A method of fast scanning microscopy that allows in vivo imaging of signalling in neuronal and glial cell networks is reported in the January 2007 issue of Nature Methods. This opens the way to studies of the complex cellular networks involved in information processing in the brain.
Processing of information in the brain involves complex patterns of communication between neural cells within large interconnected groups. Recent research has also highlighted the possible importance of brain support cells, or glia, in regulating this process. Technological limitations, however, have previously made the study of these complex interconnected signalling networks difficult.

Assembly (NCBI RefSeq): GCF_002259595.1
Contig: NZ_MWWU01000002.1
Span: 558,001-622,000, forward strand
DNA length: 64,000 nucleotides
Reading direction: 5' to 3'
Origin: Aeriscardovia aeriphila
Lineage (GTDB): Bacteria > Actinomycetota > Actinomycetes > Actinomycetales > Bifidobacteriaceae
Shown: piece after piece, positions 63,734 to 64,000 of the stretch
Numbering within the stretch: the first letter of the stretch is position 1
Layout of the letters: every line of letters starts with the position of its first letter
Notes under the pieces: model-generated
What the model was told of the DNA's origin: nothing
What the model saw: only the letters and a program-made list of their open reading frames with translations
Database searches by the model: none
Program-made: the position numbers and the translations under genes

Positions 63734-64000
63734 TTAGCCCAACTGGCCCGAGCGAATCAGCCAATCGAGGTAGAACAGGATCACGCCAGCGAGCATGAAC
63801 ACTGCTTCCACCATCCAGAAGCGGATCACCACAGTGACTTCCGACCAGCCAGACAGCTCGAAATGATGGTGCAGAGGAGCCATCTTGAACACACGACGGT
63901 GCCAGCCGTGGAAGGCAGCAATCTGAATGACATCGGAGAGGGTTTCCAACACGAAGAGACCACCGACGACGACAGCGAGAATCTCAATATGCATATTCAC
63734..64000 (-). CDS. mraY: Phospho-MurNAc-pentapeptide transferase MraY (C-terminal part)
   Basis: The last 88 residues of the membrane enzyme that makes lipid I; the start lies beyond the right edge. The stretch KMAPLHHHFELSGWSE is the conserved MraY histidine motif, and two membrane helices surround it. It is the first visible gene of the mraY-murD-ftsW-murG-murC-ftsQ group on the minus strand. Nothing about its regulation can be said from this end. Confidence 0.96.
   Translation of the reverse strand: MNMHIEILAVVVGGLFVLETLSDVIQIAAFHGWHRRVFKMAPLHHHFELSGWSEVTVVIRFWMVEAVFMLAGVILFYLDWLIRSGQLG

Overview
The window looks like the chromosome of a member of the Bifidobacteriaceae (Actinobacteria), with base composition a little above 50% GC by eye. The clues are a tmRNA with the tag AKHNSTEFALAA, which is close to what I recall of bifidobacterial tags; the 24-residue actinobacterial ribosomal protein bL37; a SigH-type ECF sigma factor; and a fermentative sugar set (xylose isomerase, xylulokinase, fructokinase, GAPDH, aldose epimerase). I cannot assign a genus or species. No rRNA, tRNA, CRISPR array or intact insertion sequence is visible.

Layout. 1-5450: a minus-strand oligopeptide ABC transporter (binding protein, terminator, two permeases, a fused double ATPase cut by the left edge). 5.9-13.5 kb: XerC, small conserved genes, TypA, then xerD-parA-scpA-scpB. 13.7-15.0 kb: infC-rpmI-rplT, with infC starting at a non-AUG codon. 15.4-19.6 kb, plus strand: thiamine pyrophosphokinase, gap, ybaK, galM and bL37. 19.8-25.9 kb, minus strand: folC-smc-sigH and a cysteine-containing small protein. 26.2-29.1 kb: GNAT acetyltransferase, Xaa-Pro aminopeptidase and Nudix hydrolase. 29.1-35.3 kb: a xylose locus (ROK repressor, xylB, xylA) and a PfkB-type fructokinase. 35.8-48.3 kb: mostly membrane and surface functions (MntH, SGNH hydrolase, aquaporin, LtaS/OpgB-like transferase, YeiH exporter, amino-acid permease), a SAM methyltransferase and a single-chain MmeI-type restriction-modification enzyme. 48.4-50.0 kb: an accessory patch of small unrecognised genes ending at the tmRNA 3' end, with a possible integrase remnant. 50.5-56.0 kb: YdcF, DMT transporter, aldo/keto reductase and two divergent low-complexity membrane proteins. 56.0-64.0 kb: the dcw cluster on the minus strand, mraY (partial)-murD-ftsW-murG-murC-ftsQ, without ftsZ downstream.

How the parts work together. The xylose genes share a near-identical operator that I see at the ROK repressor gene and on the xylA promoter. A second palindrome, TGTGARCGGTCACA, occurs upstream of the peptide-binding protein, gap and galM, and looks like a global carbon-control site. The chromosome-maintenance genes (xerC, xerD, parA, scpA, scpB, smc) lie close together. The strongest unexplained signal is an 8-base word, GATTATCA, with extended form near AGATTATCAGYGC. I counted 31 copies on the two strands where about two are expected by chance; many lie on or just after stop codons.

Fritjof Helmchen and colleagues describe a method of fast three-dimensional scanning fluorescence microscopy that detects signals from cells in the entire scanned volume over a very short period of time. They were able to achieve such fast scanning by vibrating the microscope lens up and down very quickly while scanning the illumination beam back and forth in a defined pattern at the same time. The authors verified the performance of the method by imaging calcium signals in neuronal and glial cell networks in the brain of anaesthetized rats.
Fritjof Helmchen (University of Zurich, Zurich, Germany)
Abstract available online.
(C) Nature Methods press release.
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